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FOR IMMEDIATE RELEASE 8/18/19
The Importance of Constitution Day
by John Pickerill
In 2004, an act of Congress established every September 17th as Constitution Day. This federal law requires that, on that day, all public schools provide a lesson about the history of the American Constitution. One of the most important lessons we can teach our children is that the Constitution restricts what the federal government is allowed to do and NOT what it grants US to do.
This question on what powers the federal government should or shouldn’t have was a hot topic in 1787-1788. At the time there were calls to reject the proposed Constitution due to concerns the “general welfare” clause would be misunderstood and abused. The general welfare clause (Article I Section 8 clause 1) stated, “The Congress shall have Power To lay and collect Taxes, Duties, Imposts and Excises, to pay the Debts and provide for the common Defense and general Welfare of the United States; …” Those opposing the adoption of the Constitution worried this would allow the new federal government to give itself unlimited power by claiming anything it wanted was for the so-called general welfare.
James Madison, the primary author, promised this was not the case. In fact, he wrote in Federalist Paper #41, “Had no other enumeration or definition of the powers of the Congress been found in the Constitution than the general expressions just cited, the authors of the objection might have had some color for it. …But what color can the objection have, when a specification of the objects alluded to by the general terms immediately follows and is not even separated by a longer pause than a semi-colon. …For what purpose could the enumeration of particular powers be inserted, if these and all others were meant to be included in the preceding general power?”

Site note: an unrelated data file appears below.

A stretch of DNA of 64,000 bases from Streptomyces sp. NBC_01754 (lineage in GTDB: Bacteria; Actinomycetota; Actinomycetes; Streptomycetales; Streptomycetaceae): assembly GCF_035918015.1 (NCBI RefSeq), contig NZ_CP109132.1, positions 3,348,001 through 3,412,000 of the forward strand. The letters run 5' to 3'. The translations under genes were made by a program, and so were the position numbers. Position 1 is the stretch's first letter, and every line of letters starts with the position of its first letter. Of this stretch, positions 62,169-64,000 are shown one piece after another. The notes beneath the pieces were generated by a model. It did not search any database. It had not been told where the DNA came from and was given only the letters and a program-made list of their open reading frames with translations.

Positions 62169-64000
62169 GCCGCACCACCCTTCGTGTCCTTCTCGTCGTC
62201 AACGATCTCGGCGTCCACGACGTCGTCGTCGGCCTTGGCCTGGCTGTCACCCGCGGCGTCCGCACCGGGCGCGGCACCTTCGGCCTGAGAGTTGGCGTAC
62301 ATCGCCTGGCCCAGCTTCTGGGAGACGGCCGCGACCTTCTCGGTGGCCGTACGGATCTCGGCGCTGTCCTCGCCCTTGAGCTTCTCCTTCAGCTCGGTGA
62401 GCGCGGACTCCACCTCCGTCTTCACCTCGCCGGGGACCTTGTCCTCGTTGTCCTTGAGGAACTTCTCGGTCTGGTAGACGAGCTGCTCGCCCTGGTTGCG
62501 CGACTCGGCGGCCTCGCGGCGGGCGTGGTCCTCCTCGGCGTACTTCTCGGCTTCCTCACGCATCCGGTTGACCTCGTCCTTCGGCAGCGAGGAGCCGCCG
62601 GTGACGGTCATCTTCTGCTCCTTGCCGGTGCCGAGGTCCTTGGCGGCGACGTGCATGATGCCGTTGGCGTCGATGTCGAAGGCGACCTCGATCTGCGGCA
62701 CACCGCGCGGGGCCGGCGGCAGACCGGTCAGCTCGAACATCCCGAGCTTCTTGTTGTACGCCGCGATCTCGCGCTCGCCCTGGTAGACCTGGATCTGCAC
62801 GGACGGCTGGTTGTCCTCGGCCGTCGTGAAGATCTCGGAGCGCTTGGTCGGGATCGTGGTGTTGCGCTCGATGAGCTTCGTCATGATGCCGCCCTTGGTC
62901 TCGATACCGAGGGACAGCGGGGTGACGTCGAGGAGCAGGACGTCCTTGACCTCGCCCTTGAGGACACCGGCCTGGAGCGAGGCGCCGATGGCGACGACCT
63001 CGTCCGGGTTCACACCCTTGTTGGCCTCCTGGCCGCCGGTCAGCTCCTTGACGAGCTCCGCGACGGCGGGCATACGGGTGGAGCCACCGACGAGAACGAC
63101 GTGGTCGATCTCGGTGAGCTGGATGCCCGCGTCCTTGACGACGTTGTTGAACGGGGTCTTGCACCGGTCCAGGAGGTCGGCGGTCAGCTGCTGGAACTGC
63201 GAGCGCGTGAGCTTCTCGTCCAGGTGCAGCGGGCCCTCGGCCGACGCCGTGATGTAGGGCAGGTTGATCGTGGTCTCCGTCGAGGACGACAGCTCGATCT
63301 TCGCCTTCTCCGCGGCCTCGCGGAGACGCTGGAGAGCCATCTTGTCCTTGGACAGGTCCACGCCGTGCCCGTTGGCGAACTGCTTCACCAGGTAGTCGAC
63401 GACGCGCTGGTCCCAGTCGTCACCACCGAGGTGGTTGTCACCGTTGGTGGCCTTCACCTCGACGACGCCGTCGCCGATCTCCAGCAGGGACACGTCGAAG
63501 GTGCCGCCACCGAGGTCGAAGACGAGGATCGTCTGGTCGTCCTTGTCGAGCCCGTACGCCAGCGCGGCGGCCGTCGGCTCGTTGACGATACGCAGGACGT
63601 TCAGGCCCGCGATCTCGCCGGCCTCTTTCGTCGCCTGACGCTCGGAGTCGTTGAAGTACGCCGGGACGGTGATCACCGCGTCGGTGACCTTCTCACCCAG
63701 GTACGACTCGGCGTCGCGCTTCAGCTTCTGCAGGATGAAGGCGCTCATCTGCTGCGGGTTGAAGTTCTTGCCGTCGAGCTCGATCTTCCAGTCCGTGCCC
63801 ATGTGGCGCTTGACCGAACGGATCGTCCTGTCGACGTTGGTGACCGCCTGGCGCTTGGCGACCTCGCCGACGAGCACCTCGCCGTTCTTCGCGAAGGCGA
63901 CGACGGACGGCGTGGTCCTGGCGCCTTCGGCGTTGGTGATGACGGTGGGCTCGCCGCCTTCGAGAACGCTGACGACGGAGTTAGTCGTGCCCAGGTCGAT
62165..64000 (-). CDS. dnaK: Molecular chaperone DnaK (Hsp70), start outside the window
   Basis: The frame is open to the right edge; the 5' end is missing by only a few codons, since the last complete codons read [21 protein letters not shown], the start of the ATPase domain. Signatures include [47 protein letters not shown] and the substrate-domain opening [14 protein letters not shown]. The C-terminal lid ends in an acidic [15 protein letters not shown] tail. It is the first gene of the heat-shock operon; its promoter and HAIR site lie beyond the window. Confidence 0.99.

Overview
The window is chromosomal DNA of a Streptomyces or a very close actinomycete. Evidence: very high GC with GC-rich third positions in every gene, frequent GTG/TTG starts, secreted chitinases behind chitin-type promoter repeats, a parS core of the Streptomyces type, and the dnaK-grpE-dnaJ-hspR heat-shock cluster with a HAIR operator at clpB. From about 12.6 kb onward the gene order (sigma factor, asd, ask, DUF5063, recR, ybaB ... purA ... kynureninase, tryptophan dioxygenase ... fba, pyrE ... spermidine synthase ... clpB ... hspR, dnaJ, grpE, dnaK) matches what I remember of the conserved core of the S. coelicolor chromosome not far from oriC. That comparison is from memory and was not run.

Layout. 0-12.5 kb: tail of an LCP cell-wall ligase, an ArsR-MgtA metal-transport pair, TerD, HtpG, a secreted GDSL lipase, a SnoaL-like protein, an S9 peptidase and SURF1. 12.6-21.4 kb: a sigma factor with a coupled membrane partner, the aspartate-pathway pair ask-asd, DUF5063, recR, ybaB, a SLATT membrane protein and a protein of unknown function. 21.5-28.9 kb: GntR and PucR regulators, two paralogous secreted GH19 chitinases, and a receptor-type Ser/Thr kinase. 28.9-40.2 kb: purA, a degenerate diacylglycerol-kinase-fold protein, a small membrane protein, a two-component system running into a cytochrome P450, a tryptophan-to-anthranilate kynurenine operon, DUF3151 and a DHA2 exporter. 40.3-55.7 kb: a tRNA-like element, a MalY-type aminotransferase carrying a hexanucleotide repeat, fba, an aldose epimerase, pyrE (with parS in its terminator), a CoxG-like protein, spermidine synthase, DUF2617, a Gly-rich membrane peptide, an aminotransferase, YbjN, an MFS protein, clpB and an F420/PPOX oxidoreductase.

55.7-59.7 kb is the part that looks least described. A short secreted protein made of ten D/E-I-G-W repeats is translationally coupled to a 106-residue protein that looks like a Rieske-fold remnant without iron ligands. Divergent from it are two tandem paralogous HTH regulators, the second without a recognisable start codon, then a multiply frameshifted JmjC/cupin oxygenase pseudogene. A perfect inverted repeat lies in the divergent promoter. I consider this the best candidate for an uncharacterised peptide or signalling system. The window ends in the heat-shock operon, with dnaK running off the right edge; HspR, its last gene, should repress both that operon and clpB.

In other words, the general welfare clause was merely an introduction for the list of enumerated powers that immediately follows it. Madison is stressing that it wouldn’t make any sense to include a list of powers if the general clause gave it any power it wanted. And this list of powers delegated to our federal Congress is a small one. As Madison stressed in Federalist Paper #45, “The powers delegated by the proposed Constitution to the federal government are few and defined. Those which are to remain in the State governments are numerous and indefinite. The former will be exercised principally on external objects, as war, peace, negotiation, and foreign commerce; with which last the power of taxation will, for the most part, be connected.”
Nowhere in that list of enumerated powers (see Article I Section 8) will you find anything about education, healthcare, social security, environmental regulation, assistance to agriculture or business, housing assistance, food stamps, or unemployment insurance. If these things were to be done by government at all they were intended to be done by state-level government, not federal.
If our children are truly to understand what the Constitution is all about, we must urge our educators to teach them how the Constitution limits the federal government to a very small list of powers. It is what protects us from the oppression of another King George III. It is what made America exceptional and made us a beacon of hope to all the oppressed around the world. This is the most important lesson we can give them this September 17th.
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John Pickerill a board member of the Libertarian Party of Colorado. He advocates for individual liberty, free market economics, private property rights, and Constitutionally-limited government.
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If you would like more information about this topic, please contact Lance Cayko at 303.775.7406 or email at CommunicationsDirector@LPColorado.org.